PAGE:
Thrive Market launches personal care brand
Thrive Market is the latest retailer to go after the personal care category with a new private brand line.
Thrive Market debuted in 2014 and offers natural and organic food and products at reduced prices through its yearly membership model. (It costs $59.95 to join.) This month, it launched an 11-piece proprietary collection of shampoos, conditioners, body lotions and hand washes. All products are $5.99 and retail for about 33 percent less than the industry average for similar beauty and bath products, according to Glossy.
“When we launched, we thought about how to make healthy living accessible, and for us, that started with what you put in your body, like food and supplements. But we heard a lot of feedback from our members that they aren’t just thinking about their health in terms of what goes into their bodies but also what goes on them and what’s around them,” said Nick Green, Thrive Market CEO and co-founder. This is parallel to Unilever’s strategy for creating a master beauty wellness brand with its Love Beauty and Planet and Love Home and Planet lines. The latter launched in 500 beauty and wellness Target locations in early January.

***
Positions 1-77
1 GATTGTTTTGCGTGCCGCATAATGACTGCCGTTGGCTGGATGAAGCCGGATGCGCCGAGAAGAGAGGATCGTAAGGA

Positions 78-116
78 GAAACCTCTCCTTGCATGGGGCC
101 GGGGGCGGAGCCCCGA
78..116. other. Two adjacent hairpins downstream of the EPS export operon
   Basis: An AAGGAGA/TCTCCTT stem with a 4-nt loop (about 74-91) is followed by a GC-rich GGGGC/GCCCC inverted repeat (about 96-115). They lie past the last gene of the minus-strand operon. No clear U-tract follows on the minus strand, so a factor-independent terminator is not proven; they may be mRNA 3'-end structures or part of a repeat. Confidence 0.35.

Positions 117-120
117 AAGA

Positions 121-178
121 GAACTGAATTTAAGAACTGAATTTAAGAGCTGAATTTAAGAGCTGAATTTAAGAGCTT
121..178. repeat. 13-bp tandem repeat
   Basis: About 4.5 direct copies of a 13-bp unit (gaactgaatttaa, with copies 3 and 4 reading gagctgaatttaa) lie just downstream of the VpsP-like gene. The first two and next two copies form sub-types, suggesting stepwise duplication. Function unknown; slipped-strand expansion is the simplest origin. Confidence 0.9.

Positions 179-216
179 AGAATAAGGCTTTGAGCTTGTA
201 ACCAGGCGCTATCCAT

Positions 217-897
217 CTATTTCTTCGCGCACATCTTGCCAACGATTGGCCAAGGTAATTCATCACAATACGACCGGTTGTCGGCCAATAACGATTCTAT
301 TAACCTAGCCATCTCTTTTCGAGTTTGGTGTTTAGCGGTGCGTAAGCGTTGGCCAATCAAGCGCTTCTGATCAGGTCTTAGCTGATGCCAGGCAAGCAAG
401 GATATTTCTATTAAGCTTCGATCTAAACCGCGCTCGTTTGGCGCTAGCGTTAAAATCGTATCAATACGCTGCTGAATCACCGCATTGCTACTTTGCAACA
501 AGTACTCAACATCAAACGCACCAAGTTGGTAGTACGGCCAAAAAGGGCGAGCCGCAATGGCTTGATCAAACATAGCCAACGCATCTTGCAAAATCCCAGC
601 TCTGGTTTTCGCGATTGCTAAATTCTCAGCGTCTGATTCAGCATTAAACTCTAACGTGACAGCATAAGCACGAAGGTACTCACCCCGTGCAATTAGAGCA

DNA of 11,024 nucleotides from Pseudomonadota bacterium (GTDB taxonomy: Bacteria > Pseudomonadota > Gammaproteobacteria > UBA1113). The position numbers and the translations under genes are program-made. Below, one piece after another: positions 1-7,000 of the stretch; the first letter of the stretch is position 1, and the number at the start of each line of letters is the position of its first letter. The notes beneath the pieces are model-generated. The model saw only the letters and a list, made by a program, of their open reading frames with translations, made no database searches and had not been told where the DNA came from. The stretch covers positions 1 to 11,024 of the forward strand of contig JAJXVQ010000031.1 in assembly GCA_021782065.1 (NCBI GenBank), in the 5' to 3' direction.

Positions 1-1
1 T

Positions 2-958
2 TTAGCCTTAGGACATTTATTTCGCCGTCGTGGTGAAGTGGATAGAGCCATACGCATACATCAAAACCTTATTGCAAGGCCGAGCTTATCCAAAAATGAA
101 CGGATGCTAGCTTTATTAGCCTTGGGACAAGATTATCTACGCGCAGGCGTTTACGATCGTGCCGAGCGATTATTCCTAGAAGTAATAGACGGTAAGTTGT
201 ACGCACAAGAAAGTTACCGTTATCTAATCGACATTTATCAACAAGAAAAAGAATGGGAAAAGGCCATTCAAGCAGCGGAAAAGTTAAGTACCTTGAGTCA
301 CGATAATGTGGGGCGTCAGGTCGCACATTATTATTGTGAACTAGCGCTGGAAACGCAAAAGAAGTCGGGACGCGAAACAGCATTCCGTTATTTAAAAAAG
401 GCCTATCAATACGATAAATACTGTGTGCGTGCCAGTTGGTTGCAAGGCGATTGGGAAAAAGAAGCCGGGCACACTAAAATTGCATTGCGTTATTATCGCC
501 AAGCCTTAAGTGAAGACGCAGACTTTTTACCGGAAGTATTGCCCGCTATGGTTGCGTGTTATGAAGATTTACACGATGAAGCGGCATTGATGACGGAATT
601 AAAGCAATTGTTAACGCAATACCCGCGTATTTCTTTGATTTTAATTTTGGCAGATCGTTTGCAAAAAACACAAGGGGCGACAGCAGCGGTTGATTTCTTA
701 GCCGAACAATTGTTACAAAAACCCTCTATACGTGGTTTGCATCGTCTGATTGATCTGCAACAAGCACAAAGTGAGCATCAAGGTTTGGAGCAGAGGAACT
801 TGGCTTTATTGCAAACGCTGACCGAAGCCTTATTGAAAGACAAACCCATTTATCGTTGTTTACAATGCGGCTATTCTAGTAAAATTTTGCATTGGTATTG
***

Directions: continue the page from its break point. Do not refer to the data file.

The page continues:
According to Green, Thrive Market’s bath and body and beauty categories, which had previously consisted of only third-party brands, have outpaced even its food segment among its members, and have been experiencing double-digit year-over-year growth since 2016. (The company would not disclose 2018 revenue.) Thrive Market, which raised $111 in a Series B funding round in July 2016 and another $10 million in October 2016, has over 500,000 paying members, up from 300,000 just two years ago. Though Green said its average customer is anyone interested in healthier living, most members are “middle class, middle American moms.” According to Glossy. the average household income of ThriveMarket.com customers is $75,000, and 85 percent are women. Additionally, over half of Thrive Market’s customers are based in the Southeast and the Midwest, with Minnesota and Texas serving as key markets. This is contrast with the customers of competitor Whole Foods, a large percentage of whom live in California and make upward of $200,000.
To read the Glossy article, click here.